British businesses struggling to find right solutions to cut energy costs, survey finds

New research has revealed that the UK businesses are grappling with soaring energy costs against a backdrop of environmental imperatives, with more than half identifying a lack of immediate solutions as the foremost barrier impeding efforts to address high energy costs effectively.

British businesses struggling to find right solutions to cut energy costs, survey finds

New PwC survey underscores the tangible impact of escalating energy expenses on businesses.

This is according to a new survey of 750 UK organisations, conducted by PwC in November and December 2023.  The respondents included businesses from both the private and public sectors, operating across various industries.

The survey underscores the tangible impact of escalating energy expenses on businesses, with 77% of survey respondents indicating that they have had to raise the price of their products and services over the past two years due to energy-related expenditures.

Moreover, 81% anticipate further price hikes within the next two years, while 72% foresee negative repercussions on profits and 71% express concerns about diminished international competitiveness.

Despite receiving Government support, deemed indispensable for survival by a quarter of respondents, businesses continue to grapple with the formidable challenge of mitigating energy costs.

Last year, the Government announced new funding for businesses to help them manage the costs of their energy bills from April 2023 to March this year.

Moreover, as part of the Energy Bill Relief scheme, the Government has provided more than £7bn in funding to help businesses cover rising energy costs.

PwC UK’s sector leader for power and utilities Vicky Parker said: “Achieving predictable and controlled energy costs while eliminating carbon emissions is a multi-year transformation and will require long-term vision and leadership.

“Government support has provided a helpful and much-needed short-term buffer but has allowed transformational thinking to become less of a priority for businesses.

“Funding of this kind could impede wider economic growth – whilst in operation – and cannot be a permanent coping solution for volatile energy costs.”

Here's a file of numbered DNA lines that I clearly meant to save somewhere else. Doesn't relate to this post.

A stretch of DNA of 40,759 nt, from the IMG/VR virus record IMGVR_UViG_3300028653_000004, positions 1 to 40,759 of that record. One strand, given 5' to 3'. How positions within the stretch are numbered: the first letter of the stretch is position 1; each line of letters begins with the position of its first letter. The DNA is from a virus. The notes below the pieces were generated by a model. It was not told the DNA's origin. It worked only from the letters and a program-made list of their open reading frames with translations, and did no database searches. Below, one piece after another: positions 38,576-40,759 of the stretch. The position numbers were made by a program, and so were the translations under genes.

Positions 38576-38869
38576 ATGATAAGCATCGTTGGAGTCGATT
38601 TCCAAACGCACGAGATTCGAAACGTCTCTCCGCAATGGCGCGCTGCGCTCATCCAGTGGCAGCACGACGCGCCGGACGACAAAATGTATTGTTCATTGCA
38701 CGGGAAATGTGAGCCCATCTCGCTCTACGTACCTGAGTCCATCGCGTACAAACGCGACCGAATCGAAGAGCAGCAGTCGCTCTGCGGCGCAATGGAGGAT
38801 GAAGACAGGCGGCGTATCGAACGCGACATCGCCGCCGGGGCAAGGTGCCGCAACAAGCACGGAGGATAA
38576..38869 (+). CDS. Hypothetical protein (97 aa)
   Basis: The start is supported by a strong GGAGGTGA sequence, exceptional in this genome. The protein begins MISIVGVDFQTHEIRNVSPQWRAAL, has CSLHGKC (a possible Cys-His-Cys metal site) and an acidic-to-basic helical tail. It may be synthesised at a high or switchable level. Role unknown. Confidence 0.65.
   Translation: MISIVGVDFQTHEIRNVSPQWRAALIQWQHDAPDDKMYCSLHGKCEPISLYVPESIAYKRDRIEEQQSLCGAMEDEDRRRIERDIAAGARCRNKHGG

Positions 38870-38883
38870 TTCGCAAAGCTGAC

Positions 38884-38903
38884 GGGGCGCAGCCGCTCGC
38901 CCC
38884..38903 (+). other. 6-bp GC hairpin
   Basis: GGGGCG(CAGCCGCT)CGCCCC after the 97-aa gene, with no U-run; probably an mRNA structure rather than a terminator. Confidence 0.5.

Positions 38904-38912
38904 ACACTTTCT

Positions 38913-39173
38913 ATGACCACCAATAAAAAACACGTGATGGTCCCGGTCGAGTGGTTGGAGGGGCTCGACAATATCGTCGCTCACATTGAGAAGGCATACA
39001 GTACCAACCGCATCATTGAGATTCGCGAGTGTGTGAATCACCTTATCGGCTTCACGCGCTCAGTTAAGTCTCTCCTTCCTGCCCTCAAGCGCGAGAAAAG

Breakthroughs and barriers

Among the strategies employed by businesses to tackle the rising energy costs, 27% are focusing on reducing energy consumption, while an equal proportion is targeting carbon emissions reduction.

Additionally, initiatives such as reviewing energy procurement strategies (adopted by 37%), enhancing energy efficiency (adopted by 31%), and embracing corporate power purchase agreements (adopted by 34%) are being pursued.

However, pervasive gaps in understanding energy dynamics at the board level and across organisational hierarchies emerge as significant obstacles hampering progress.

Environmental considerations loom large among the challenges cited by respondents, with nearly two-thirds identifying them as top barriers to mitigating energy costs effectively.

Nearly 37% of businesses report that high energy expenses have delayed their efforts to decarbonise operations, while just 3% report accelerated progress in this regard.

Driving decarbonisation

The imperatives of energy security (highlighted by 61% of respondents) and regulatory compliance (cited by 58%) are emerging as primary drivers of decarbonisation endeavours, with regulatory factors anticipated to exert even greater influence in the foreseeable future.

In a business landscape characterised by escalating energy costs and intensifying environmental pressures, the imperative to strike a delicate balance between financial viability and ecological sustainability looms large.

Parker added: “UK organisations need to adopt a pathway that is right for them, noting that it will likely evolve as technology advances and markets change.

“But the prize is significant: greater competitiveness, greater resilience and greater control, all in a global economy where energy efficiency and carbon emissions become ever more important as an axis of competition.”

Comments (1)

  1. Richard Phillips says:

    The energy business is just that; a business, objective, profit.
    What more is there to say.

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